Article
Full-text available
Background: With the increased efforts to adopt health information technology in the healthcare field, many innovative devices have emerged to improve patient care, increase efficiency, and decrease healthcare costs. A recent addition is smart glasses: web-connected glasses that can present data onto the lenses and record images or videos through a front-facing camera. OBJECTIVE: In this article, we review the most salient uses of smart glasses in healthcare, while also denoting their limitations including practical capabilities and patient confidentiality. METHODS: Using keywords including, but not limited to, "smart glasses", "healthcare", "evaluation", "privacy", and "development", we conducted a search on Ovid-MEDLINE, PubMed, and Google Scholar. A total of 71 studies were included in this review. RESULTS: Smart glasses have been adopted into the healthcare setting with several useful applications including, hands-free photo and video documentation, telemedicine, Electronic Health Record retrieval and input, rapid diagnostic test analysis, education, and live broadcasting. CONCLUSIONS: In order for the device to gain acceptance by medical professionals, smart glasses will need to be tailored to fit the needs of medical and surgical sub-specialties. Future studies will need to qualitatively assess the benefits of smart glasses as an adjunct to the current health information technology infrastructure.
Article
Background: In recent years, wearable devices have become increasingly attractive and the health care industry has been especially drawn to Google Glass because of its ability to serve as a head-mounted wearable device. The use of Google Glass in surgical settings is of particular interest due to the hands-free device potential to streamline workflow and maintain sterile conditions in an operating room environment. Objective: The aim is to conduct a systematic evaluation of the literature on the feasibility and acceptability of using Google Glass in surgical settings and to assess the potential benefits and limitations of its application. Methods: The literature was searched for articles published between January 2013 and May 2017. The search included the following databases: PubMed MEDLINE, Embase, Cumulative Index to Nursing and Allied Health Literature, PsycINFO (EBSCO), and IEEE Xplore. Two reviewers independently screened titles and abstracts and assessed full-text articles. Original research articles that evaluated the feasibility, usability, or acceptability of using Google Glass in surgical settings were included. This review was completed following the Preferred Reporting Results of Systematic Reviews and Meta-Analyses guidelines. Results: Of the 520 records obtained, 31 met all predefined criteria and were included in this review. Google Glass was used in various surgical specialties. Most studies were in the United States (23/31, 74%) and all were conducted in hospital settings: 29 in adult hospitals (29/31, 94%) and two in children's hospitals (2/31, 7%). Sample sizes of participants who wore Google Glass ranged from 1 to 40. Of the 31 studies, 25 (81%) were conducted under real-time conditions or actual clinical care settings, whereas the other six (19%) were conducted under simulated environment. Twenty-six studies were pilot or feasibility studies (84%), three were case studies (10%), and two were randomized controlled trials (6%). The majority of studies examined the potential use of Google Glass as an intraoperative intervention (27/31, 87%), whereas others observed its potential use in preoperative (4/31, 13%) and postoperative settings (5/31, 16%). Google Glass was utilized as a videography and photography device (21/31, 68%), a vital sign monitor (6/31, 19%), a surgical navigation display (5/31, 16%), and as a videoconferencing tool to communicate with remote surgeons intraoperatively (5/31, 16%). Most studies reported moderate or high acceptability of using Google Glass in surgical settings. The main reported limitations of using Google Glass utilization were short battery life (8/31, 26%) and difficulty with hands-free features (5/31, 16%). Conclusions: There are promising feasibility and usability data of using Google Glass in surgical settings with particular benefits for surgical education and training. Despite existing technical limitations, Google Glass was generally well received and several studies in surgical settings acknowledged its potential for training, consultation, patient monitoring, and audiovisual recording.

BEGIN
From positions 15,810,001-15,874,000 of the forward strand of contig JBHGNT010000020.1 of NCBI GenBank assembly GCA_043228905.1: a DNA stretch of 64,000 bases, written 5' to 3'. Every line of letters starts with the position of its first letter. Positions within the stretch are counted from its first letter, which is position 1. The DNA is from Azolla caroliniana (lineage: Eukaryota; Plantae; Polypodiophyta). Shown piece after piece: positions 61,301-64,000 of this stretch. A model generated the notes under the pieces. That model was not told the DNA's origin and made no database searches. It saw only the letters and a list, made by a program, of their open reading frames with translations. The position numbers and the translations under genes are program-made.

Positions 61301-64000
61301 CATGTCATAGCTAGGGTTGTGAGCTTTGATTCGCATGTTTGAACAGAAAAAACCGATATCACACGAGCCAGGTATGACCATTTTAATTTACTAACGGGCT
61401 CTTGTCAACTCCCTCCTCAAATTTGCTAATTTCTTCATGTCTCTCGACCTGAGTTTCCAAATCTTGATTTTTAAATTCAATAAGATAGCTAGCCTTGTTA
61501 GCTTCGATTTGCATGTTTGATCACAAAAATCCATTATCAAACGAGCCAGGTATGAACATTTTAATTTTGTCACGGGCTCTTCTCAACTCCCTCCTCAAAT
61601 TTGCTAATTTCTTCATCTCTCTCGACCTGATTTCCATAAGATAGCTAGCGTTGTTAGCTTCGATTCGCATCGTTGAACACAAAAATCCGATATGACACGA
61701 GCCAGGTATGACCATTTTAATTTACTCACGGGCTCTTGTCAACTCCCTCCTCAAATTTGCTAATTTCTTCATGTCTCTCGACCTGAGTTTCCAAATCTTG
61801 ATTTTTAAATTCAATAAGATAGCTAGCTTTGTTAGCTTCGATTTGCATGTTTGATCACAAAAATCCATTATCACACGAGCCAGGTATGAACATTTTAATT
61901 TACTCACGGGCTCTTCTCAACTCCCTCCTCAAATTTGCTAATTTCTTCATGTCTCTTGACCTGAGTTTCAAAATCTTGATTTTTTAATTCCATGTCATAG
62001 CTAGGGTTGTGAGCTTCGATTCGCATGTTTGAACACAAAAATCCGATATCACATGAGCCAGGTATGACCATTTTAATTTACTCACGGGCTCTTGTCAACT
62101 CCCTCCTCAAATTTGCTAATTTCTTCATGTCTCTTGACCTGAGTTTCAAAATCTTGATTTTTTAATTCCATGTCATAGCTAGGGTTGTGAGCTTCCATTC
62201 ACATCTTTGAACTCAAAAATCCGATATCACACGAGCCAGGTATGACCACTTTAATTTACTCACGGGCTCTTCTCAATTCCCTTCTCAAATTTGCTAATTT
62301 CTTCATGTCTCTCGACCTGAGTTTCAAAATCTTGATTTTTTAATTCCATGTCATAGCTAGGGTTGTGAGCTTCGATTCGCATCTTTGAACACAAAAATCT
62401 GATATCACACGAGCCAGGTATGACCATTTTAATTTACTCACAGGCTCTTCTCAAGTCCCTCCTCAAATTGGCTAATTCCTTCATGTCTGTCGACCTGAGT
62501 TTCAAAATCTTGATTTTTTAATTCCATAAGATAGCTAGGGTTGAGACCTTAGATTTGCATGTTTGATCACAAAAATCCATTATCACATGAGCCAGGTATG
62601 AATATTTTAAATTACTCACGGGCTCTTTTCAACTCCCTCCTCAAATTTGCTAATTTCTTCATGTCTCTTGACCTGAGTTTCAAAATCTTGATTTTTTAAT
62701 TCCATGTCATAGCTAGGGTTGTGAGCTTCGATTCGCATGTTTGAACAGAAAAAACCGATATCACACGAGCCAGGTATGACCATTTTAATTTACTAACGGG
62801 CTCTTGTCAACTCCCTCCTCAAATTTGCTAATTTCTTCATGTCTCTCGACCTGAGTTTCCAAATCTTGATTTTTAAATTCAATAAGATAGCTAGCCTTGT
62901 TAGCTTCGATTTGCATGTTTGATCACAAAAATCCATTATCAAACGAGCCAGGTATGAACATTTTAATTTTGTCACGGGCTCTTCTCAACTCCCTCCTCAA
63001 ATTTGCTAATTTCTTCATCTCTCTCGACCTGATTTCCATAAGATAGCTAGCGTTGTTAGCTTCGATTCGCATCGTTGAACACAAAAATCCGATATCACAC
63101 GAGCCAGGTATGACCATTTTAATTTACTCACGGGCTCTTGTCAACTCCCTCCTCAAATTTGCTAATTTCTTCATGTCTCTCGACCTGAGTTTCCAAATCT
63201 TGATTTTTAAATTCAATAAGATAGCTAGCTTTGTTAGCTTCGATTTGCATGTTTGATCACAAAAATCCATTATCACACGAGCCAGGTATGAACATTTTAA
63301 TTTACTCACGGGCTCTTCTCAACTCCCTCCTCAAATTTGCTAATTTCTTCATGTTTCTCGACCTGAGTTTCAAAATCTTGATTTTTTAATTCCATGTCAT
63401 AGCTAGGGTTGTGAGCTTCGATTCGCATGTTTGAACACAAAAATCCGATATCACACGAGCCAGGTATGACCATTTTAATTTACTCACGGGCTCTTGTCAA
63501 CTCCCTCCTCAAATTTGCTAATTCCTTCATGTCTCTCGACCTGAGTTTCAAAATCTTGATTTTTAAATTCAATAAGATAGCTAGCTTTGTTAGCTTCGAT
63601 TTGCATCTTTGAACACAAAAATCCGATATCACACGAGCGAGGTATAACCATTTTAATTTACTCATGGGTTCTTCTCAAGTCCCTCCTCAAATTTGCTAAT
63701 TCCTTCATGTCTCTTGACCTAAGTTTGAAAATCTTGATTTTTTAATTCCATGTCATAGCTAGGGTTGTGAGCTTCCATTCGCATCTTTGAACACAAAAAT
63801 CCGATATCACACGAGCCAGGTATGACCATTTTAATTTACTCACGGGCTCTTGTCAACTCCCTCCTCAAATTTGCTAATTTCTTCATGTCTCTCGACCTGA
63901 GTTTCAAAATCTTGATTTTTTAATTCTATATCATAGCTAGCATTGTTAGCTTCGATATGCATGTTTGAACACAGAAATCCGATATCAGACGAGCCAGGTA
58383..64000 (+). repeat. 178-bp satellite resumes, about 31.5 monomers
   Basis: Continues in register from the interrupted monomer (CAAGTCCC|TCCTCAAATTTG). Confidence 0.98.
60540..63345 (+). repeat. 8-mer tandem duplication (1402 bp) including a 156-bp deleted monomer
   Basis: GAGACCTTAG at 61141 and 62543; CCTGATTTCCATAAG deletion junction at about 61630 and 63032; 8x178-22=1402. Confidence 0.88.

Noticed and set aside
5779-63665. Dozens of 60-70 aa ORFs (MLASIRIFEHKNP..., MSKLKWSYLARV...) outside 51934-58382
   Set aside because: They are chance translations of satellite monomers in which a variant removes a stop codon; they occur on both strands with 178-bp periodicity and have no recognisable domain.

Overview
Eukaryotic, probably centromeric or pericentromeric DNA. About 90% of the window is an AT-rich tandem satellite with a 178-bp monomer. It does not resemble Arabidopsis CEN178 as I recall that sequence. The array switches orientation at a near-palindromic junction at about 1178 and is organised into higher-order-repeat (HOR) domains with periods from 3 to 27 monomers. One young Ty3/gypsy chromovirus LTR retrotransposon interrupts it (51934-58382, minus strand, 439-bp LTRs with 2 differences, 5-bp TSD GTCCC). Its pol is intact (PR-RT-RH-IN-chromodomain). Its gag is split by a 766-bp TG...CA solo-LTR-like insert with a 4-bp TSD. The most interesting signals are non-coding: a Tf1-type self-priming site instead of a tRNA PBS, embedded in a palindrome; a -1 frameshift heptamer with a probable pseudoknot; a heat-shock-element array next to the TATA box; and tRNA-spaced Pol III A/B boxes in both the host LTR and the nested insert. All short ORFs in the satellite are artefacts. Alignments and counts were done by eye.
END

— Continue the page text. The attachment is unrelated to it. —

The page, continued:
Article
Objectives We aimed to explore the potential benefits of using smart glasses – wearable computer optical devices with touch-less command features – in the surgery room and in outpatient care settings in urology. Materials and methods Between April and November 2015, 80 urologists were invited to use Google Glass in their daily surgical and clinical practice, and to share them with other urologists. Participants rated the usefulness of smart glasses on a 10-point scale, and provided insights on their potential benefits in a telephone interview. Results During the testing period, 240 urologists used smart glasses, and the 80 initially invited rated their usefulness. Mean scores for usefulness in the surgery room and in outpatient clinics were 7.4 and 5.4, respectively. The interview revealed that the applications of smart glasses considered most promising in surgery were live video streaming and static image playback, augmented reality, laparoscopic navigation, and digital checklist for safety verification. In outpatient settings, participants considered the glasses useful as a viewing platform for sharing test results, for browsing digital vademecum, and for checking medical records in emergency situations. Conclusions Urologists engaged in our experience identified various uses of smart glasses with potential benefits for physician's daily practice, particularly in the urological surgery setting. Further quantitative studies are needed to exploit the actual possibilities of smart glasses and address the technical limitations for their safe use in clinical and surgical practice.